Katharine Ku has seen a lot in the last four decades. First as a licensing associate and then executive director of the Office of Technology Licensing, she has time and again witnessed Stanford research transform into some of the most important technologies in use today, including DNA cloning, public key encryption and PageRank, the algorithm that drives Google web searches.
Now, after 37 years in the office and 27 as executive director, she has decided to retire.
Ku is an internationally recognized leader in the field of technology transfer, having spearheaded the development and implementation of a set of nine principles for university technology licensing. Since 2007, more than 120 institutions have signed on to the document, “In the Public Interest: Nine Points to Consider in Licensing University Technology.”
At Stanford, she oversaw a dramatic expansion of the office, commonly known as OTL, more than doubling its staff and the income Stanford earns from researchers’ inventions. During her tenure, OTL licensed hundreds of new technologies and brought in $1.8 billion, much of which went back to fund new research. In 2001, the Association of University Technology Managers awarded her the Bayh-Dole Award for her work advancing technology transfer.
Yet Ku will be remembered as much for the philosophy she brought to the work – “It’s not about the money,” but serving Stanford and the public good, she said – and as a leader who inspired colleagues and made them feel like a family. At a recent retirement party, former colleagues traveled from across the country to wish Ku well.
“More than a boss, you are a rare leader – energetic, amazingly even-tempered, sensible and practical, inspiring, creative, kind, persistent and fearless,” said Sally O’Neil, director of the Industrial Contracts Office – a part of OTL that Ku created when she saw a need for a specialized team that no other university had yet created.
“She has an innate optimism and a healthy skepticism, and that has been to the benefit of Stanford,” said Ann Arvin, vice provost and dean of research. “We are often asked what is in the secret sauce” that makes Stanford inventions so successful, Arvin said. “The true secret ingredient is Kathy.”
Ku plans to stay on through the summer as an advisor to her successor, Karin Immergluck. Immergluck, who is currently the executive director of technology management at the University of California, San Francisco, will start June 1.
“Kathy will be a hard act to follow,” Immergluck said.
Technology licensing was a different world when Ku first came to Stanford in 1979, first as a patent engineer in the Office of Sponsored Research. The Bayh-Dole Act, which gave universities the right to pursue patents on technologies their researchers developed with government money, had just passed, and among its provisions was a requirement that universities report potential inventions.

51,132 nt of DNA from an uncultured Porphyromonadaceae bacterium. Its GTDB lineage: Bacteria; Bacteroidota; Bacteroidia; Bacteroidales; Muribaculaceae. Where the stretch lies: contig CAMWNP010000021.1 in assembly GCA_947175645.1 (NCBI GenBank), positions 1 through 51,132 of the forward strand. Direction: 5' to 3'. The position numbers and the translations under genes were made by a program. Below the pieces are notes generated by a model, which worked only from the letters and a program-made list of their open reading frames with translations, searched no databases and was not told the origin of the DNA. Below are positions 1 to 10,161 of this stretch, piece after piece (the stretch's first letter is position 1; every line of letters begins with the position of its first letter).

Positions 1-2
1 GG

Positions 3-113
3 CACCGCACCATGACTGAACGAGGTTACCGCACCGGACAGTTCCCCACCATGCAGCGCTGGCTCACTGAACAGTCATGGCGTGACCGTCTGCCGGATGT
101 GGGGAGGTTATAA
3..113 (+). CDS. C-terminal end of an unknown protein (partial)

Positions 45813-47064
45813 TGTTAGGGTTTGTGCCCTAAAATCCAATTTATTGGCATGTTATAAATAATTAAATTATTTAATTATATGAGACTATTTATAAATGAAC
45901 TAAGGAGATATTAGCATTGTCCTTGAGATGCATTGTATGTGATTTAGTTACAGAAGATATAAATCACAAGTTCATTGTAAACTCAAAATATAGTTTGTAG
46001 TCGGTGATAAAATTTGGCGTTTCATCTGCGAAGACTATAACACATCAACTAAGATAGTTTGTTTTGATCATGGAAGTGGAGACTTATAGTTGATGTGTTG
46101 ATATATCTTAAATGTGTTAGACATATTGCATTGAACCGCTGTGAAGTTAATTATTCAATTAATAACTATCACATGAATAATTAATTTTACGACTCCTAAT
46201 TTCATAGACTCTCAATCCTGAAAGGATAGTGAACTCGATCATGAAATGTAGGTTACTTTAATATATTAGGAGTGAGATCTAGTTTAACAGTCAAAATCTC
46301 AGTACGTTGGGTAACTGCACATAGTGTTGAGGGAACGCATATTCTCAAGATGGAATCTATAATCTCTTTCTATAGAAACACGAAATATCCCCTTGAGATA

Stanford, like other institutions that received federal funding, needed someone to scour research papers looking for those inventions, and Ku got the job.
Two years later she joined OTL. Among her first jobs was to collect fees from companies that had licensed DNA cloning technology developed at Stanford in the 1970s. “I had to call 73 companies and tell them they owed us $10,000,” Ku said. “I can cold call anyone now.”
In the early days, Ku said, she and others had to make up much of their process as they went along. “We were just a little office then and we didn’t have a formal process,” Ku said. At the time, there were just five employees, including the office’s first executive director, Niels Reimers.
Ku took over as executive director in 1991 and set to work formalizing Stanford’s licensing process, including clarifying policies on conflicts of interest, equity-based compensation and Stanford’s role in creating startups to further develop researchers’ inventions. For four years in the mid-1990s, she also directed the Office of Sponsored Research, which at the time managed both publicly and privately funded research on campus.
Much has changed since Ku began. The office now employs 48 people, compared with 20 when she started as executive director. The office now brings in between about $50 and $100 million every year, and sometimes more, compared to around $25 million in 1991.
Yet some things have remained unchanged – among them, the desire to make the most difference with an invention, rather than the biggest profits. When DNA cloning was first being licensed, for example, a major pharmaceutical company wanted an exclusive license to the technology. While that might have made the most sense financially, Stanford declined the offer. Today, hundreds of companies use DNA cloning to make drugs including the anemia treatment erythropoietin, human growth hormone, insulin and more.
For her part, Ku said she still enjoys the work – and will likely to continue to consult on technology licensing – in part because of its inherent variety. When she was first at Stanford, every day brought new areas of research she had to understand and digest for non-specialists. Even today, working at the interface of science, technology and law, “there’s always more to learn.”
“I look at my career,” Ku said, “and it’s been really fun.”